Bubba was a pound puppy and grew up with the girls. He thought of them as littermates and would tolerate absolutely anything from them without the slightest protest. Tail tugging, fur grabbing, rope harnesses for sled or big-wheel pulling, clothes wearing was all in a days work to Bubba.

We are aware of how most dogs hate being dressed up and that it might cause stress to them, but Bubba was absolutely into it.

I think it helped that he was anything but the sharpest knife in the drawer. He was more like that one butter knife that’s been back there unused for several decades because it won’t even cut butter. Actually, he defined the saying ignorance is bliss. It made him all the more lovable.

He did have one trait that was far from lovable — the propensity to dig. A fur covered jackhammer. A backhoe with a tail. Moles don’t take to digging like Bubba did. The backyard looked like a minefield, where the mines had been placed way too close together and then detonated.

He dug a basement under his doghouse. The usual view from the kitchen window was Bubba’s butt sticking up out of a large hole with a rooster tail of dirt flying out behind it while two little girls tried to tie something onto him. One day I walked outside and he had dug up the water line and was chewing on it. What the hell? He was an unstoppable excavation machine. We really should have started a swimming pool installation company. Opportunities missed.

One opportunity never missed with our furry companions is the chance for kids to learn valuable realities of life. Love and caring for a dependent creature, being responsible for something other than yourself and the loss of a loved one — all of these are usually first experienced through a pet.

As well as gut-wrenching laughter.

David, GypsyNester.com

Your Turn: Is/was there a pet in your life that made a difference in your family? Have you owned any lovably weird pets? Please share!

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19 thoughts on “Heavy Petting: How many strange pets can one family have?”

  1. We are now empty nesters. No longer pet parents. Each pet was able to move with each kid as they, one by one left the house. I do miss having a dog. We have discussed it a few times. However, the thoughts of vet bills, food, and just plain committing to another 10+ yrs of owning an animal just isn’t for us at this moment. No more gerbils, cats or dogs or fish. We’re done. Enjoying the freedom.

  2. Funny and warm. We had a pet blue tongue lizard named “Bluey”. He would do follow my son everywhere and sleep in his bed. My son took him for walks in the garden but one day I had put snail bait out and we found Bluey ….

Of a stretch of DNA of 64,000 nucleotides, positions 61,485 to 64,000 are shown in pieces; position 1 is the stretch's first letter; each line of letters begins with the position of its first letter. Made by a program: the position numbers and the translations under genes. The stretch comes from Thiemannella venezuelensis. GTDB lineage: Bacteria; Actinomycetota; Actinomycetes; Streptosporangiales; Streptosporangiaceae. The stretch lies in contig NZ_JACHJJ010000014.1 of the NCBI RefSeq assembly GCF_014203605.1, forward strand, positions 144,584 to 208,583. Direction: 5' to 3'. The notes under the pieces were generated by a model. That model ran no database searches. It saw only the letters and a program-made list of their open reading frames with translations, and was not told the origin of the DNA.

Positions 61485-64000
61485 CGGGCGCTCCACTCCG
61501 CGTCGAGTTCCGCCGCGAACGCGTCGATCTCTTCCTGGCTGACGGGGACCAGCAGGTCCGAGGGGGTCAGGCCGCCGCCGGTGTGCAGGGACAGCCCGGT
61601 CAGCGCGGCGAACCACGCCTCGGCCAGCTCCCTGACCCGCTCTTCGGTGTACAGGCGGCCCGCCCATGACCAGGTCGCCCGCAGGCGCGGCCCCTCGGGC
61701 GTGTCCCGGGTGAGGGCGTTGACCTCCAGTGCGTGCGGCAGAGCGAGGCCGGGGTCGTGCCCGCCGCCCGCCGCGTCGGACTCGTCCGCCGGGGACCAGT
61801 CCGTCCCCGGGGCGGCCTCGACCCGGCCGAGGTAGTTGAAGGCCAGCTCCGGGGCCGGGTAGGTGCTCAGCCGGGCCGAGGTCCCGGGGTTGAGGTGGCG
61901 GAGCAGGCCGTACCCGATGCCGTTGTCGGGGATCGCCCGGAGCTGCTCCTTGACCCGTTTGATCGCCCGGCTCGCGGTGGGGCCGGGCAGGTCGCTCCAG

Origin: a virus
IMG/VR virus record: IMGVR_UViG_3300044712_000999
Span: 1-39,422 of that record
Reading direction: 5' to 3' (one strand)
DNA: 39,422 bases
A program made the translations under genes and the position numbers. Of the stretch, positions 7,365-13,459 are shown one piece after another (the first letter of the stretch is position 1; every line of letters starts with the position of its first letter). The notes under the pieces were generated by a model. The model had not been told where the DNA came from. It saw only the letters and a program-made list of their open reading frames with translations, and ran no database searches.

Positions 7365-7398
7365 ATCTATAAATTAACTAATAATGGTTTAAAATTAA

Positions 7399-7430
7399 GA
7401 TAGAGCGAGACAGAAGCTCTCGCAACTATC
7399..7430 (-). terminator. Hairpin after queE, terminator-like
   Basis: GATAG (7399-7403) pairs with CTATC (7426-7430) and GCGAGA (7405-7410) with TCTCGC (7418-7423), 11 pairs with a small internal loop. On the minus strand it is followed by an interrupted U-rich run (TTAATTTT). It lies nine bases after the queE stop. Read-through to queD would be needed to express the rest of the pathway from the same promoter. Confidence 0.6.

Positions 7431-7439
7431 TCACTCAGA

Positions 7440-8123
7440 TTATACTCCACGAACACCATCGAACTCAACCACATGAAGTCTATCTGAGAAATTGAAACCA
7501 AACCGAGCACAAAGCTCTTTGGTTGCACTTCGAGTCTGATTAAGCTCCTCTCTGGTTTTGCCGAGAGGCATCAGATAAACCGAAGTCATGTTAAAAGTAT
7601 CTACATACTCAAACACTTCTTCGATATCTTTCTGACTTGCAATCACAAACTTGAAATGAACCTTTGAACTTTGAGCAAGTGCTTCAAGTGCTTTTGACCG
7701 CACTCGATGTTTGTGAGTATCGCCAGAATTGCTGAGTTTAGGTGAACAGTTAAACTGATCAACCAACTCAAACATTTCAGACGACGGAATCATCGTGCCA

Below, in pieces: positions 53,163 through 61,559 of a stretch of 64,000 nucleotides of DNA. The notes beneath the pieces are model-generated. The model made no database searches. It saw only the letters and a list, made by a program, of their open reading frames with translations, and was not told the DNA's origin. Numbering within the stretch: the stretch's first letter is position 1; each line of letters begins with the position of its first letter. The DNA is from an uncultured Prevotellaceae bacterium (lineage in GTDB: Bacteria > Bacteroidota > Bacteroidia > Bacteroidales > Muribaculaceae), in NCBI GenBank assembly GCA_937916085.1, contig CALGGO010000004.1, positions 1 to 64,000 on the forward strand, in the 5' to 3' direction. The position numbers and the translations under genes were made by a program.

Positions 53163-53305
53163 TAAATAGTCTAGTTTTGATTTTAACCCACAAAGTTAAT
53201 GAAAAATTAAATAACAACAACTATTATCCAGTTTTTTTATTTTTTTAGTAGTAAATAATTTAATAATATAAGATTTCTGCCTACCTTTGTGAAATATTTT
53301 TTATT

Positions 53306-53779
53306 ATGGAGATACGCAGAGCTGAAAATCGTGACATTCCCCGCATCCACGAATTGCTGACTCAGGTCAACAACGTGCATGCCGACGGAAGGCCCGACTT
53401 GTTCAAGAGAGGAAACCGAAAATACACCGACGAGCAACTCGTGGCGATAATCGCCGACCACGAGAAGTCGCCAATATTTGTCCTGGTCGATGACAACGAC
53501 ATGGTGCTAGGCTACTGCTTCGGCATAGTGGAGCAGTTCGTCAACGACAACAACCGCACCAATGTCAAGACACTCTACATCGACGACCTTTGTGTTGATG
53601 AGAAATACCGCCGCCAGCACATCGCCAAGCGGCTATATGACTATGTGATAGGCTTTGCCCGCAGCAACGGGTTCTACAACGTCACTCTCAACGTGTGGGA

3. Thanks for sharing your crazy pet stories; I especially enjoyed your tales about Connie. We do miss having animals around, but like you we don’t think pets and our traveling lifestyle are the best combination. Maybe someday….

  4. I love animals whether they crawl, walk, fly or swim. I’ve had so many weird pets I cannot begin to describe them all. I tend to attract animals with “issues”, usually involving being hyper or high strung. We have 3 rescues right now, Luke, a big golden retriever who leaps and “mouths” your arm when you walk in the door, even if you’ve only been gone 15 minutes; Lucy, a golden retriever who is scared of EVERYTHING. She also believes that all people and things in the house belong to her, so woe to the dog who tries to get a pet or a toy…she will go after the dog. She also enjoys stealing our stuff and then bringing it to us like she found it out of place or something. She is some kind of psycho. Then there is Remy, a half Shepherd/half Husky mix our daughter brought home to us when she boomeranged. His energy is 24 hours a day, and he is regularly attacked by the other dogs for being too hyper. One good thing about our boomerang daughter…she is old enough to watch the house and dogs (and cats) when we travel! We are off to Cozumel on Monday so will be posting pictures of our wonderful, wild sea creatures on my blog. I can’t wait to see what’s below the sea.

  5. Kids and animals go together so well. Our kids are responsible for looking after the dog (even clearing dog poo)so they learn those life lessons and understand what caring for someone/something means. Dogs are also loving without the emotional baggage that us humans bring so for my boys, who are adopted, he gives them unconditional love. A match made in heaven!

  6. We lost our beloved dog of 12 years in April before our only son graduated HS in May. It was heartbreaking for many reasons, not the least of which being that he was supposed to be my replacement (furry) child when Elijah moved out!

    After much searching, we finally found our new baby in July. We adopted (saved) a 4-month puppy from our city’s (kill) shelter. Sadly, having a puppy in the house only serves to make me feel REALLY OLD AND TIRED OMG SHE HAS SO MUCH ENERGY.

    1. Yay to you for saving a puppy! But, yes! A lot of work. We understand about losing a pet right before the nest emptied – it’s really hard. Glad you found the right little guy to be your “replacement kid” – did you name him Elijah Two?

  7. Stories worthy of Mark Twain! As a child I found comfort in our pets, well maybe not in all as at one point we had a couple of hamsters and they were horrible: on their first day they dove into a bowl of Birchermuesli (ok, who says that hamsters have their rightful place on a dinner table?), cannot remember whether we finished our meal. As a result of their frequent couplings they had a litter of about 20 which the mother got rid of one by one by eating them. She died of overweight shortly after polishing them all off. The male lived on and died of pneumonia or a lack of female company. But we loved our dogs, we had a boxer, Babette, who loved to eat (only) fresh pig manure and proceeded to give a wet kisses to my aunt, Henry, a Shetland sheep dog, who would try to keep the flock (our family and anyone on two legs) together by biting us in the ankle, Bobby, a huge Calgo my mother found in Spain, who hated to ride in a car and would spend most of the yearly ride to Switzerland (roughly 2’500 km) standing, practically leaning on our shoulders and foul smelling breath wafting in our noses. But he taught my daughter to walk by standing close to her and watching every step.
    Do you not miss having a pet around you?

  8. Wonderfully funny!! Love your ability to find humor where it would otherwise be sad. Pets add a layer of joy to life that is infectious and healing. Your story parallels the story in a book I worked on with my friend and colleague, Robin: www(dot)lifetomax(dot)com. I did it because of the way our pets can leave a lasting imprint on our hearts, and Robin's story helped to heal mine. Obviously, pets play an important role in our lives–or they wouldn't here.